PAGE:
Right to collective bargaining
In 2023, workers at the Sheraton Grand Conakry in Guinea were engaged in an ongoing labour dispute over the firing of two elected trade union leaders.
After a year of actions demanding their reinstatement, on 26 October 2021, workers submitted a strike notice demanding their representatives were rehired and a renewed respect for freedom of association from management. When negotiations between workers and management faltered, union delegates announced their intent to declare a strike on 7 December 2021. Three days later, on 10 December, the management of the hotel announced to workers that, due to an alleged mould contamination, the entire hotel would close for repairs, and this would necessitate worker lay-offs.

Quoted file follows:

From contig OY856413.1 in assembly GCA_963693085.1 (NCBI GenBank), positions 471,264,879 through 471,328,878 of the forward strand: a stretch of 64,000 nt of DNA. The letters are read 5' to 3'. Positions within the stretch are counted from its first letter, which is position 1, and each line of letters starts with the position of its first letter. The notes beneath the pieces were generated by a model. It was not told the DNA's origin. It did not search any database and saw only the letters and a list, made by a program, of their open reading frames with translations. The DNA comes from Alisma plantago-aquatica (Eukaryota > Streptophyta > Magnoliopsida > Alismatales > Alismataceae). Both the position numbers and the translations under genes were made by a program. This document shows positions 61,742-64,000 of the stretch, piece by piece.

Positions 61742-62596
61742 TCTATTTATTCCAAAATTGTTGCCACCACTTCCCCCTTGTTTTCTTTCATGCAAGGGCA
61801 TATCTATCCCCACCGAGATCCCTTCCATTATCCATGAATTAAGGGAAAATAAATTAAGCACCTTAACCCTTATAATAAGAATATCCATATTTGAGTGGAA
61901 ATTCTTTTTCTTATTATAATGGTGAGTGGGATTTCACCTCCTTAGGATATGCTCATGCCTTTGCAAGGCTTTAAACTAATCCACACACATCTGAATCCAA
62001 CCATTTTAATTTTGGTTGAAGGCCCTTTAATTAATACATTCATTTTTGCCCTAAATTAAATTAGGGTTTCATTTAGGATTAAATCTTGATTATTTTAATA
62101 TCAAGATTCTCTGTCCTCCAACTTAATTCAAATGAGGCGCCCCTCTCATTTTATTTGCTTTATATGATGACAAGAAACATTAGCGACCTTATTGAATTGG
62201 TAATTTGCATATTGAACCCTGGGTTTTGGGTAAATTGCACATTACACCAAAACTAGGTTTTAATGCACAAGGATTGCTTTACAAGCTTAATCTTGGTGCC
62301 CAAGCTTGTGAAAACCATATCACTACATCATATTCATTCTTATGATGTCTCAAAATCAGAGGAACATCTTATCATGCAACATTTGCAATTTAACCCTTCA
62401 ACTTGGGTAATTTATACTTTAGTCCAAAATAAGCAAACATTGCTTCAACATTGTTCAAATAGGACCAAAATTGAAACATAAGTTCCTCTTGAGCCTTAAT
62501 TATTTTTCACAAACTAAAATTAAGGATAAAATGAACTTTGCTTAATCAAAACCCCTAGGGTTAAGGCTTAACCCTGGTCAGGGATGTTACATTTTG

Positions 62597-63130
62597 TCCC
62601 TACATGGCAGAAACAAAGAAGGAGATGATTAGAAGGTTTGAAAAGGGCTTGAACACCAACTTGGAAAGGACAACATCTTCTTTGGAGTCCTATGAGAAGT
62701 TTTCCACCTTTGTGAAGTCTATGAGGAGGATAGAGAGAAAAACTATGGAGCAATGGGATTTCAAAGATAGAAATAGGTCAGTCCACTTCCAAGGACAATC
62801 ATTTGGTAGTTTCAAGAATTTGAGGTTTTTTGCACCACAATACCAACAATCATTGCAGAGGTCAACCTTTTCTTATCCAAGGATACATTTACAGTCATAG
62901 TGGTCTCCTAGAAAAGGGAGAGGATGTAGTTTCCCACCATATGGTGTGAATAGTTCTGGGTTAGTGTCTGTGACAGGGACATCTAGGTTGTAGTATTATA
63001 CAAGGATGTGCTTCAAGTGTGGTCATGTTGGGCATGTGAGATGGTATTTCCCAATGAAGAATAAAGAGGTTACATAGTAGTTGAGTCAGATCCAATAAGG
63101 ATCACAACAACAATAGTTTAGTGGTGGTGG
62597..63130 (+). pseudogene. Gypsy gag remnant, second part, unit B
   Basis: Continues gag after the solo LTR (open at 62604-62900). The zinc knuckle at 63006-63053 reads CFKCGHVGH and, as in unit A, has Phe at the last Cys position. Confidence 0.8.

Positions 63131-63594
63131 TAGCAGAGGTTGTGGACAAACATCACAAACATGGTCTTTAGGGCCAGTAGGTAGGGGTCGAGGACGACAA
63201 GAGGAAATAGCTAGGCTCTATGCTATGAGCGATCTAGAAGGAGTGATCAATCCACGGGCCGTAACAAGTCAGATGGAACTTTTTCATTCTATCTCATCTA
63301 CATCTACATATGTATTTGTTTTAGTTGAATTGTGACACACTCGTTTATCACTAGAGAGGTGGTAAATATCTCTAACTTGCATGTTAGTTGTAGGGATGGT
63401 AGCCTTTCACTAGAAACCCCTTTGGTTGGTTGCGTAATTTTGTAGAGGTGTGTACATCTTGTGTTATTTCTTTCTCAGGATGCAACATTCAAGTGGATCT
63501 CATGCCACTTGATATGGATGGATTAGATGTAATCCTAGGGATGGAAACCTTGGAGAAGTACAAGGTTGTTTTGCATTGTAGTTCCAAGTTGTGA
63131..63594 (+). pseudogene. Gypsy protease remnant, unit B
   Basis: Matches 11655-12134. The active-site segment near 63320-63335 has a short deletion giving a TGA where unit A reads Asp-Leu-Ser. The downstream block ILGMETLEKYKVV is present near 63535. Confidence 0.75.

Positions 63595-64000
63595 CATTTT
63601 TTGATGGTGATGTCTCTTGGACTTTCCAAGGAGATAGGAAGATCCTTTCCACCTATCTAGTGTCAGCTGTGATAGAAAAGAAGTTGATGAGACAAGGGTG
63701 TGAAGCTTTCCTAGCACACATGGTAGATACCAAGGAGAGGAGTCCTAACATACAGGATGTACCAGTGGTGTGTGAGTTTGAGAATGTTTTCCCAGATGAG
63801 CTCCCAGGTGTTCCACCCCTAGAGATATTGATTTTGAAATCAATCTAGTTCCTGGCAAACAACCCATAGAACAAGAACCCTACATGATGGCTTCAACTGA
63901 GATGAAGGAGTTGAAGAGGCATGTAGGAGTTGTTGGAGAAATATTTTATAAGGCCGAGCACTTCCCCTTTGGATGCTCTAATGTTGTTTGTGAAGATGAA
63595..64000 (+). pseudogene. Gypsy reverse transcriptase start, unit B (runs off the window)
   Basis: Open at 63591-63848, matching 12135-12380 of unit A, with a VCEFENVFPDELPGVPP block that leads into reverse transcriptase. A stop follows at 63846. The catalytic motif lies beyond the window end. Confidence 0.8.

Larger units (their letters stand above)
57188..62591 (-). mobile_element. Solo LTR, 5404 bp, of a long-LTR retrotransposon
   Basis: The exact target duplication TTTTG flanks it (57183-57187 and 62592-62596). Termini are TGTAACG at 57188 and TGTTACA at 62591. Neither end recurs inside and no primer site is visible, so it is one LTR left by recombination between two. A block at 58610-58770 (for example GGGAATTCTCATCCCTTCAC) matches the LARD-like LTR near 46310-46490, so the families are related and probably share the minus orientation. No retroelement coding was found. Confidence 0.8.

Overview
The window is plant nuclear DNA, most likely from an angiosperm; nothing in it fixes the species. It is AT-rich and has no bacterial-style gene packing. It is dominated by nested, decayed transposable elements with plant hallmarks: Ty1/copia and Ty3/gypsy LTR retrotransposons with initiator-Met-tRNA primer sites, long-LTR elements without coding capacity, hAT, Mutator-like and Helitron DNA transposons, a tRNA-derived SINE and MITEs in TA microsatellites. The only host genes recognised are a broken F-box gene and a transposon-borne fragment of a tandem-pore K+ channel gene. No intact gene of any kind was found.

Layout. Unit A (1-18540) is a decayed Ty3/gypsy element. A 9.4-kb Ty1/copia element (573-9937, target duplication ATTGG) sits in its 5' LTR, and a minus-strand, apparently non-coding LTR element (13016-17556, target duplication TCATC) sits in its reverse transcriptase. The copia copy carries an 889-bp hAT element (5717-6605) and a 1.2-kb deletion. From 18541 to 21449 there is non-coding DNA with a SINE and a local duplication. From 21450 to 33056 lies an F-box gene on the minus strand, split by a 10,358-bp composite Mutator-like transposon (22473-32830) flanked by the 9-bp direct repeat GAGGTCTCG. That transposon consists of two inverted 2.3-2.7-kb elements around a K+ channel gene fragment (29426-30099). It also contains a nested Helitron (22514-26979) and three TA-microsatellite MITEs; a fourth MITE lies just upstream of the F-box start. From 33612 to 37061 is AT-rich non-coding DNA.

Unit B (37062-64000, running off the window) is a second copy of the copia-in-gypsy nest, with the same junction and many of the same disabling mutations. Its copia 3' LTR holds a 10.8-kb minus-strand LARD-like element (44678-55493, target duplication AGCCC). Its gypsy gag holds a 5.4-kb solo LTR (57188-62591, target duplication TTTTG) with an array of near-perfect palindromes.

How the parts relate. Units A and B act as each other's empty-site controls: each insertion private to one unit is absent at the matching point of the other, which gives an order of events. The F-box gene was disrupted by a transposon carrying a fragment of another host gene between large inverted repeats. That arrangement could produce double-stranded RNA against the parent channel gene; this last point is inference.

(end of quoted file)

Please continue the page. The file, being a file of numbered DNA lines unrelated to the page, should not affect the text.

While initially the hotel supplied no information about the terms of the lay-offs, after protests and press coverage, the management agreed to pay 30 per cent of the workers’ wages during the closure. Subsequent mobilisations pushed management to increase pay to 50 per cent during the closure, but workers continued to mobilise for full pay.
After an initial six-month period of closure, in August 2022, the Sheraton Grand Conakry's management announced its plan to terminate most workers’ contracts until the hotel reopened. In government-mandated negotiations over the planned retrenchment, the hotel owner, Palma Guinea, and the operator, Marriott, refused to provide workers’ union FHTRC-ONSLG, or the Guinean government, with documentation that outlined the alleged mould problem or the timeline for its remediation. Despite the Guinean Labour Inspector and Ministry of Labour’s proposal to preserve employment by extending the ‘temporary unemployment’ period for up to two years while the hotel was renovated, hotel management refused to engage in good faith negotiations.